Parkes v Wilkes  EWHC 1556
In this dispute two co-owners had acquired the freehold of the building containing their flats under the Leasehold Reform, Housing and Urban Development Act 1993. Subsequently they had fallen out over the grant of a 999 year lease to the claimant. The claimant applied to court under s. 14 Trusts of Land and Appointment of Trustees Act 1996 seeking an order requiring his co-trustee to co-operate in the grant to him of a 999 year lease of his flat at a peppercorn rent. The court accepted it had jurisdiction to make such an order but declined to do so on the basis that there was insufficient evidence that the parties had agreed to the grant of such a lease after enfranchisement.
Clarise Properties Ltd v Rees  EWCA Civ 1135
In the context of a claim to acquire the freehold interest in a house under the Leasehold Reform Act 1967, the Court of Appeal had to construe the rent review provisions of the lease of the house. The parties had been unable to agree the capitalised value of the rental stream due to disagreement over the meaning of the rent review provisions. The Court of Appeal held that the Upper Tribunal had properly construed the meaning of therent review clause. “Open market letting value” referred to the highest ground rent a purchaser in the hypothetical open market would be willing to pay to acquire a lease of the land on the assumption that the land was a vacant site with planning permission for residential development.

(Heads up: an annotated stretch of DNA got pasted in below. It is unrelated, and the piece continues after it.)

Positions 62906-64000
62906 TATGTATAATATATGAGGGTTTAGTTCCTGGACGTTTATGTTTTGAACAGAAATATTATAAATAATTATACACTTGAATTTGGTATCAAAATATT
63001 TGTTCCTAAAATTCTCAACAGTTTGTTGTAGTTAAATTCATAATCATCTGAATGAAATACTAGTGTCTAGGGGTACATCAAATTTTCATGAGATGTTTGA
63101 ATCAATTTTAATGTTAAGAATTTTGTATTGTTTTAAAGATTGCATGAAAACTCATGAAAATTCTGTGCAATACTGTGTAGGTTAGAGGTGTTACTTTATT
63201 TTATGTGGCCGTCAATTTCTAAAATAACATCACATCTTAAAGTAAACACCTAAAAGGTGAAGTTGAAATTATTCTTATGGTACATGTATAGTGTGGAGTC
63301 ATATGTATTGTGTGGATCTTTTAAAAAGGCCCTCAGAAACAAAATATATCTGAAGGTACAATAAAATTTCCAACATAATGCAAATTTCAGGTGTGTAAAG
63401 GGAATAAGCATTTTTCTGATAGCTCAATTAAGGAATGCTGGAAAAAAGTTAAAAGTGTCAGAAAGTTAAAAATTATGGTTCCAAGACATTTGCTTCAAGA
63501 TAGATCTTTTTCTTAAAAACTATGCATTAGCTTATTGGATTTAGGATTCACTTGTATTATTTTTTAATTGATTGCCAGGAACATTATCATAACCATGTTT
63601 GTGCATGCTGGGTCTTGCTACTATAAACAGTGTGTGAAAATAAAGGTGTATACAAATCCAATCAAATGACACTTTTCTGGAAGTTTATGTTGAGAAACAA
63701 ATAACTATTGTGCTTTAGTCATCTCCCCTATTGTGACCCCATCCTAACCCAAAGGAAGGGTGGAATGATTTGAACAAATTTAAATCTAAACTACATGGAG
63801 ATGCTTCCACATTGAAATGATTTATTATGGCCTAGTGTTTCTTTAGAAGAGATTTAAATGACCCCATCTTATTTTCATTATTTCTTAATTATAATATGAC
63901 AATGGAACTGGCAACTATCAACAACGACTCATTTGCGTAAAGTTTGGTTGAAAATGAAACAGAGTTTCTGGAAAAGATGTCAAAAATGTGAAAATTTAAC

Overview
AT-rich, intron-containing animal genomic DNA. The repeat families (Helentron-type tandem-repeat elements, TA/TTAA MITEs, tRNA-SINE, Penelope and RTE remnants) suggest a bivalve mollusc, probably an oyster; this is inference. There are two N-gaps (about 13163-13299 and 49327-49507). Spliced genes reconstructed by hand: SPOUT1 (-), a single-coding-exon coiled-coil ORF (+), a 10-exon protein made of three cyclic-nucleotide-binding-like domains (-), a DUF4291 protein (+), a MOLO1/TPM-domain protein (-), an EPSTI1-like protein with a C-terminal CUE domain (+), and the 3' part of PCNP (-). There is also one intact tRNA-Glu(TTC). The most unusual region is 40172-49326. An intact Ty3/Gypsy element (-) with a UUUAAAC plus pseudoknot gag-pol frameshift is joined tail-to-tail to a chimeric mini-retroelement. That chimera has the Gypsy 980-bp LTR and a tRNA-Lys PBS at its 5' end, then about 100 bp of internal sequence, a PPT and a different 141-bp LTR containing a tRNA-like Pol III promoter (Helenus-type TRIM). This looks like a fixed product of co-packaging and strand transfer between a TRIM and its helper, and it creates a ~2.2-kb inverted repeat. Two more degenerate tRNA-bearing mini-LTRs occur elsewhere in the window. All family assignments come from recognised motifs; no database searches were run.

Assethold Ltd v 110 Boulevard RTM Co Ltd  UKUT 316 (LC)
A copy of a notice of claim to acquire the right to manage could for the purposes of s. 79 (8) Commonhold and Leasehold Reform Act 2002 be served on the qualifying tenants by email.
Curzon v Wolstenholme  EWCA Civ 1098
Where a landlord had sought to avoid the effect of an initial notice served under s. 13 Leasehold Reform, Housing and Urban Development Act 1993 by transferring the freehold of the premises first to his wife and then back to himself, the Upper Tribunal had been right to find that the transfer to his wife defeated the notice but wrong to hold that the notice became binding on him when the freehold was transferred back to him.
Skelton v DBS Homes (Kings Hill) Ltd